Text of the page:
Evaluating Efficacy Through Studies

Urodynamic studies have scrutinized the Crede Maneuver’s effectiveness in voiding the bladder completely. Findings indicate limitations, as evidenced by a study on patients who underwent hemorrhoidectomy. While the non-Crede group achieved a 30% bladder emptying rate, the Crede group lagged at 91%, highlighting the maneuver’s inadequacy in achieving comprehensive bladder evacuation.

Application of the Crede Maneuver

A. Targeting Urinary Retention (UR)

Neurogenic Bladder

For individuals with a neurogenic bladder, the Crede maneuver becomes a valuable technique, offering a non-invasive approach to alleviate urinary retention.

Impact of Spinal Cord Injury

In cases of spinal cord injury, the maneuver aids in overcoming challenges associated with bladder control, enhancing overall quality of life.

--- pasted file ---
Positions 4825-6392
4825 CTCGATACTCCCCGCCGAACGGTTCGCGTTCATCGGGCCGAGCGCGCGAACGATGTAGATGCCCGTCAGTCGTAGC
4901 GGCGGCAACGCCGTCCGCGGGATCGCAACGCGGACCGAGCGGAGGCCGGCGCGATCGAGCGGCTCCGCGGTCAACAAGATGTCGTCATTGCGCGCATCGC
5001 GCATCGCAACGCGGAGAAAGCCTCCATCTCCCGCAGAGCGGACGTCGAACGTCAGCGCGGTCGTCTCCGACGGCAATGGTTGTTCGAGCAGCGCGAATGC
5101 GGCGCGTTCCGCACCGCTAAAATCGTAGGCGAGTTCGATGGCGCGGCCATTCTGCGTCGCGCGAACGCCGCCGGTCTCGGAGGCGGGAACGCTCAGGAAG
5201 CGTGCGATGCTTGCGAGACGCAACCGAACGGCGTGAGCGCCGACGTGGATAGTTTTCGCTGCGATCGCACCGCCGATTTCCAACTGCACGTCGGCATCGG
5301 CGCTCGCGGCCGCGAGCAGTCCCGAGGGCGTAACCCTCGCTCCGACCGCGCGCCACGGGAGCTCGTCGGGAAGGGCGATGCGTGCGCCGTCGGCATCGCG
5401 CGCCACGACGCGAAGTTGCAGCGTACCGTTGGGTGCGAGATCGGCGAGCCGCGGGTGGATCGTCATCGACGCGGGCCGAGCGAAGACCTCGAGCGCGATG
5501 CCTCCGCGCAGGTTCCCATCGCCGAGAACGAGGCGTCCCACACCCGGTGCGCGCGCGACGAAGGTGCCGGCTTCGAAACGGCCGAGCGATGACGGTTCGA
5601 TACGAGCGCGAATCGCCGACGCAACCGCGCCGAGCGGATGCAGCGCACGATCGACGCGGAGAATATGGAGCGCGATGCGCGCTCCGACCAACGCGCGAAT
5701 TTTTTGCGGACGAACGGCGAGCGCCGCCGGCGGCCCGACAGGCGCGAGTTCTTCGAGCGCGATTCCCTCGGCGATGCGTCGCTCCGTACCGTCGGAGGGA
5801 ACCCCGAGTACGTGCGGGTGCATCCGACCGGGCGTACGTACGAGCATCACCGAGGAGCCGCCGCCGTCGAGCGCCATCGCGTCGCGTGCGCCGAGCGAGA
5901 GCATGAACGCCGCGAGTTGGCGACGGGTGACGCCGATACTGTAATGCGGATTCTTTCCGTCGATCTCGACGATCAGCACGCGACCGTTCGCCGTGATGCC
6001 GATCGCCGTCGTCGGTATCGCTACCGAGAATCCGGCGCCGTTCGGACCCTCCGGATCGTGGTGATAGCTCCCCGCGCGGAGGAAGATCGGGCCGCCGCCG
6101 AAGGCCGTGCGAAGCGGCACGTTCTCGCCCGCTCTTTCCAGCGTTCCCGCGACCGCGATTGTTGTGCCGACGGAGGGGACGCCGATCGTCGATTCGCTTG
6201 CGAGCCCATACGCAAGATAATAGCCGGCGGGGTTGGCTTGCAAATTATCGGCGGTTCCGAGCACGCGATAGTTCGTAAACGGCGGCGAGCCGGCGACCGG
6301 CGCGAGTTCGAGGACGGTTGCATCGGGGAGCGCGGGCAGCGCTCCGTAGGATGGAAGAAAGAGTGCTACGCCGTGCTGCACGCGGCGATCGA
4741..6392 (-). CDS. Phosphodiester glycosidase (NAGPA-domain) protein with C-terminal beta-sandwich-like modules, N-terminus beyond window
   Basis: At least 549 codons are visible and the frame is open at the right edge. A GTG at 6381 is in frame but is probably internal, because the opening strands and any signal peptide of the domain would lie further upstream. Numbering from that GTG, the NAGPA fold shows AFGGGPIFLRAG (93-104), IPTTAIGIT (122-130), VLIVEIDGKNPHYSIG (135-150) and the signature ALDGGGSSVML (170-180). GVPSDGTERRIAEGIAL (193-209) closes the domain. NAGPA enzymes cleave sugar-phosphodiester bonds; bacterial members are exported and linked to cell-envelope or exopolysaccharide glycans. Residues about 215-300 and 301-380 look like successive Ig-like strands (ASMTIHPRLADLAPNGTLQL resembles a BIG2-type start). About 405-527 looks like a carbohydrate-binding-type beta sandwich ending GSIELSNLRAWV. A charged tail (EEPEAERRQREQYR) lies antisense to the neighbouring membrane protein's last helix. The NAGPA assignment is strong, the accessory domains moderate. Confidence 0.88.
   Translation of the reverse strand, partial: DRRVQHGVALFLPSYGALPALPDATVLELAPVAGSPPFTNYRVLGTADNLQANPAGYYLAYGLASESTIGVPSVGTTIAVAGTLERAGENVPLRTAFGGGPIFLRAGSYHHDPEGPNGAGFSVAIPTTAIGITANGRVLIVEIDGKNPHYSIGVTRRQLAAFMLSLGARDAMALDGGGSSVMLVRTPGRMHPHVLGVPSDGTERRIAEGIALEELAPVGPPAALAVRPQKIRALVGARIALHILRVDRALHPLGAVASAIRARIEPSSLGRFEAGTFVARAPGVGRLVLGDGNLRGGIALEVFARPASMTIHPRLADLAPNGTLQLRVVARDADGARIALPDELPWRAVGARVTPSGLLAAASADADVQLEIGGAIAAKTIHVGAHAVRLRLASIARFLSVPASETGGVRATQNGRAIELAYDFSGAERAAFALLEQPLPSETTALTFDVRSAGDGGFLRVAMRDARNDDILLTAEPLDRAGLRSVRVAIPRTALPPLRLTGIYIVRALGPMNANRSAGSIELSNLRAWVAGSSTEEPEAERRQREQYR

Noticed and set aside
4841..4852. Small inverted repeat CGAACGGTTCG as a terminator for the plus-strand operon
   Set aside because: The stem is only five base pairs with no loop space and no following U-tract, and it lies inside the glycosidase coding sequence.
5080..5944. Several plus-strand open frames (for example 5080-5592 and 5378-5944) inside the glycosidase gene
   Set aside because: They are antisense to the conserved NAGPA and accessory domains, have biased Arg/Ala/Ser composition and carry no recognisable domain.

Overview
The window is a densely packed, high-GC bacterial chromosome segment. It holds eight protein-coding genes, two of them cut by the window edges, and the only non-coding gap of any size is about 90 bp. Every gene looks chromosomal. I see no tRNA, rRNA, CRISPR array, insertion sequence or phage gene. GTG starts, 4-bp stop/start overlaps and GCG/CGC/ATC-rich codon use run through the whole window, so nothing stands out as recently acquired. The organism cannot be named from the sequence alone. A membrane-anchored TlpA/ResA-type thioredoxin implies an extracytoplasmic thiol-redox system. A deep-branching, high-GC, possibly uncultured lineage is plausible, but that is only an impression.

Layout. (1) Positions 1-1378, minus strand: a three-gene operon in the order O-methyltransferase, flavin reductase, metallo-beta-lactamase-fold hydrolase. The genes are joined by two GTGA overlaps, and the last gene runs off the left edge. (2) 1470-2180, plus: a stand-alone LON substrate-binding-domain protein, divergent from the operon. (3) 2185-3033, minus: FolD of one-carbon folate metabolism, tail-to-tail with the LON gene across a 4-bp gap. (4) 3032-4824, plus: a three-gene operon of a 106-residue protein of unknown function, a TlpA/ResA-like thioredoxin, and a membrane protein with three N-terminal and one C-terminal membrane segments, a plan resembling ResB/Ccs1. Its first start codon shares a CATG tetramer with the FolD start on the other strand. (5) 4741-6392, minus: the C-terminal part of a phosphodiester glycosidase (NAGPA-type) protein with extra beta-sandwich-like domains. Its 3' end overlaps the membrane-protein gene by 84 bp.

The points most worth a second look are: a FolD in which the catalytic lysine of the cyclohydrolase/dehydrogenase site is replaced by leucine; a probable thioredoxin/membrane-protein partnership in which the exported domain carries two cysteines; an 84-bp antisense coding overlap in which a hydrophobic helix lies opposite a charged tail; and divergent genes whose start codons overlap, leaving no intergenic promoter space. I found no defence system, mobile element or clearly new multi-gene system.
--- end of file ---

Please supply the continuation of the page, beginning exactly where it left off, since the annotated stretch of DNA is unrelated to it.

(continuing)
Nerve Diseases and Their Consequences

Crede’s technique extends its benefits to individuals with nerve diseases, addressing the consequences of impaired bladder function.

Congenital Neurogenic Bladder

Even in congenital cases of neurogenic bladder, the Crede maneuver provides a practical solution for managing urinary retention.

Urinary Tract Infection (UTI)

Applying the Crede maneuver proves beneficial in preventing urinary tract infections associated with incomplete bladder emptying.

Prevalence in Women

Considering the prevalence of urinary retention in women, the Crede maneuver emerges as a valuable tool in addressing this health concern.

Complications and Risks

While effective, it is crucial to acknowledge potential complications and risks associated with the Crede maneuver, necessitating careful consideration and supervision.

Benign Prostate Enlargement (BPH)

In the context of benign prostate enlargement, the maneuver offers relief from urinary retention, presenting a conservative option before more invasive interventions.

Symptoms and Age Correlation

Understanding the correlation between symptoms, age, and urinary retention aids in tailoring the application of the Crede maneuver to individual cases.

Types of Urinary Retention (CUR and AUR)

Differentiating between chronic urinary retention (CUR) and acute urinary retention (AUR) informs the approach to applying the Crede maneuver.

Diving Deeper into Urinary Retention: Causes and Manifestations